releasing the data. The committee does not know the specific trade-offs that were considered and ultimately made in arriving at the redaction strategies. It can comment only on the severe negative impact of the chosen redaction strategy on the data analysis.

The issue of preserving the privacy and confidentiality of survey participants is not a new problem. It has been studied extensively, and considerable literature was published on the topic even prior to 2000.10 In fact, many federal agencies have faced this problem regularly over the years. The NAOMS study would have benefited considerably if it had anticipated the problem in the planning stage. Consultation with other federal agencies (for example, the U.S. Census Bureau) would have avoided many of the problems, both with data release and in losing information content in the released data.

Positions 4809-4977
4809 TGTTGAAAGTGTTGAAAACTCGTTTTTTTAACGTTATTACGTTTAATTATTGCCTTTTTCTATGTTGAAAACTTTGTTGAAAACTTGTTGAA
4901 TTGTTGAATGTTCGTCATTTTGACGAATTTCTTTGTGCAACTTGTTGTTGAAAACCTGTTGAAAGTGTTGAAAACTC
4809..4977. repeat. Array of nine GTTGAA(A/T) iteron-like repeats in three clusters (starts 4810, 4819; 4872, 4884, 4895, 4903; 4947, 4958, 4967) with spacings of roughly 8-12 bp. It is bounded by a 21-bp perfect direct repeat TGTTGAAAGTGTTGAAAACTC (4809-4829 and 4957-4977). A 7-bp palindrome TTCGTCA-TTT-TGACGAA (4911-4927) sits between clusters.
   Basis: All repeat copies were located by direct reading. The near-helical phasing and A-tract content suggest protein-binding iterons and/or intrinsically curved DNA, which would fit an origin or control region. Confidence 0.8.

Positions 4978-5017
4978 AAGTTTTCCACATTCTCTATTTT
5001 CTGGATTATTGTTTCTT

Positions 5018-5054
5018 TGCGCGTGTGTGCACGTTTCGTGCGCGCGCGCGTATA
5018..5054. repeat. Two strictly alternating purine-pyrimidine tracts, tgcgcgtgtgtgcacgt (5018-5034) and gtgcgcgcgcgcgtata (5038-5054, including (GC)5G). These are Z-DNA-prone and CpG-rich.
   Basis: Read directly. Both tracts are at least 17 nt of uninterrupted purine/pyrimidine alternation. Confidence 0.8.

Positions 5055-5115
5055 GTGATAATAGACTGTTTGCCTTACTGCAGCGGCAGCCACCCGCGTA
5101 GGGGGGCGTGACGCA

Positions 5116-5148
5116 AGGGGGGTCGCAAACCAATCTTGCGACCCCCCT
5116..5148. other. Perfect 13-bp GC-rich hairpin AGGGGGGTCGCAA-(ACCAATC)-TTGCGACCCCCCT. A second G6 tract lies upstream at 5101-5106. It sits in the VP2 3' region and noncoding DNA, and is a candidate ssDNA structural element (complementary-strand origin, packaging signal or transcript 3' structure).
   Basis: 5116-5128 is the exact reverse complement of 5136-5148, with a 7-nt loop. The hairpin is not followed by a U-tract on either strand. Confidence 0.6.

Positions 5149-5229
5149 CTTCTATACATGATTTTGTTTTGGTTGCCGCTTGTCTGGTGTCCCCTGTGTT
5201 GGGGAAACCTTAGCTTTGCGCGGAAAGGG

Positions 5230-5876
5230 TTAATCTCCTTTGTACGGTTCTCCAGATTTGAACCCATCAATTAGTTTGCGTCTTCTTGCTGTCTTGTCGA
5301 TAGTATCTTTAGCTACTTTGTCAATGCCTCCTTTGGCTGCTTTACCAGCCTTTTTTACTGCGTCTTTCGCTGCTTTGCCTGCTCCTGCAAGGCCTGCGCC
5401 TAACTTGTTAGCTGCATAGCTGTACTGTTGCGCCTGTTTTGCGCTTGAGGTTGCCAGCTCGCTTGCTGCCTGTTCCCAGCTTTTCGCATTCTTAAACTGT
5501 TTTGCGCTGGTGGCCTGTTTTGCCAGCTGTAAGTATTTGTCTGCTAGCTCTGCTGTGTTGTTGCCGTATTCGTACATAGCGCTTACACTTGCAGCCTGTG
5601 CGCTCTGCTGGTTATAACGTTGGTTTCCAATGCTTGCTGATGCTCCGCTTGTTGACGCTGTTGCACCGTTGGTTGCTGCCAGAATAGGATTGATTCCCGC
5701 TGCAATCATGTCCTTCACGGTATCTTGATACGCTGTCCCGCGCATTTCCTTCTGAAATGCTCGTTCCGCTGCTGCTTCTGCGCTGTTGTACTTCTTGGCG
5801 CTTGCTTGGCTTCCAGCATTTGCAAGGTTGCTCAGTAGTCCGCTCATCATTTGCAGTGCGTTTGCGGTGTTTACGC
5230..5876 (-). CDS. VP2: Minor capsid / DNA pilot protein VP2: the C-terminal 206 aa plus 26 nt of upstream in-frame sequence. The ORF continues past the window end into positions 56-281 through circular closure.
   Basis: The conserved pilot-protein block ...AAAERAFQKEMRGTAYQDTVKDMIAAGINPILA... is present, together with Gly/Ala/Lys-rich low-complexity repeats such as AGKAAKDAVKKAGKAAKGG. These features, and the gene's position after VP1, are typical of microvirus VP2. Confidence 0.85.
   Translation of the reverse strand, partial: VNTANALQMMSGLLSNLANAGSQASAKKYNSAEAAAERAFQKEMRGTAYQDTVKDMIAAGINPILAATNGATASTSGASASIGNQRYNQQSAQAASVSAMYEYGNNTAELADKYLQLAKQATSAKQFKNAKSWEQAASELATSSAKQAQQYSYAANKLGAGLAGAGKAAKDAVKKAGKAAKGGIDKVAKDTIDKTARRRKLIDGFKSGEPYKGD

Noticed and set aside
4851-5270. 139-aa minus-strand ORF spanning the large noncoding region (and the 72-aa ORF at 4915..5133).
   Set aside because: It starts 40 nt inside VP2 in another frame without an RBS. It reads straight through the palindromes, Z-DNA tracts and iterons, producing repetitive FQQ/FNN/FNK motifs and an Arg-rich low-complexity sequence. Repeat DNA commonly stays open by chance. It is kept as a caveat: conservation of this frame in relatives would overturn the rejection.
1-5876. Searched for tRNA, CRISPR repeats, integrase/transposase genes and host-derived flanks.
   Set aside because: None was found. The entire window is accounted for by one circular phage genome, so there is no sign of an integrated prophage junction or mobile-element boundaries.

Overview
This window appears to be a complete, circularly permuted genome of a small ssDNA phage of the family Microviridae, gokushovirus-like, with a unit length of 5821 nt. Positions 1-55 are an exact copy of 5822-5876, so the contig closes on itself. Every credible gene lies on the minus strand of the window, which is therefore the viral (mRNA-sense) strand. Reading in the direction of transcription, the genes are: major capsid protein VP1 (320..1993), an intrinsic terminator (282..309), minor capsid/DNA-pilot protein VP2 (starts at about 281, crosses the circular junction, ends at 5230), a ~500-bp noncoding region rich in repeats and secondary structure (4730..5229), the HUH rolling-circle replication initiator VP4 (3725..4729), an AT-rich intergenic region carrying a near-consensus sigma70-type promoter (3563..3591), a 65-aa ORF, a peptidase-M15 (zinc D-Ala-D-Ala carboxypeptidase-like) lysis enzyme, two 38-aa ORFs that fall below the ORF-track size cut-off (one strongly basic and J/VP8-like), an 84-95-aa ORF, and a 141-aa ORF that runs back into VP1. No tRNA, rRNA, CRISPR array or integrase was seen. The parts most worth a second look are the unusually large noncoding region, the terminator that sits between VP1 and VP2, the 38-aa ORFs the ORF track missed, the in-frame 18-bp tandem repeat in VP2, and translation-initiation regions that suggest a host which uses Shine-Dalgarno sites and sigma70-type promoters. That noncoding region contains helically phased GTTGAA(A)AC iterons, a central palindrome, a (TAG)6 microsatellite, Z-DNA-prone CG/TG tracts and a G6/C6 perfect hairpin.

Finding: The issues associated with preserving respondents’ anonymity and confidentiality and with the public release of data should have been anticipated and addressed at the design stage of the NAOMS project. There is considerable expertise in this area in both the research literature and among practitioners in the federal agencies. Such advance planning would have avoided the need for after-the-fact, ad hoc redaction methods and the resulting loss of information.


See American Statistical Association, Privacy and Confidentiality, 2003.

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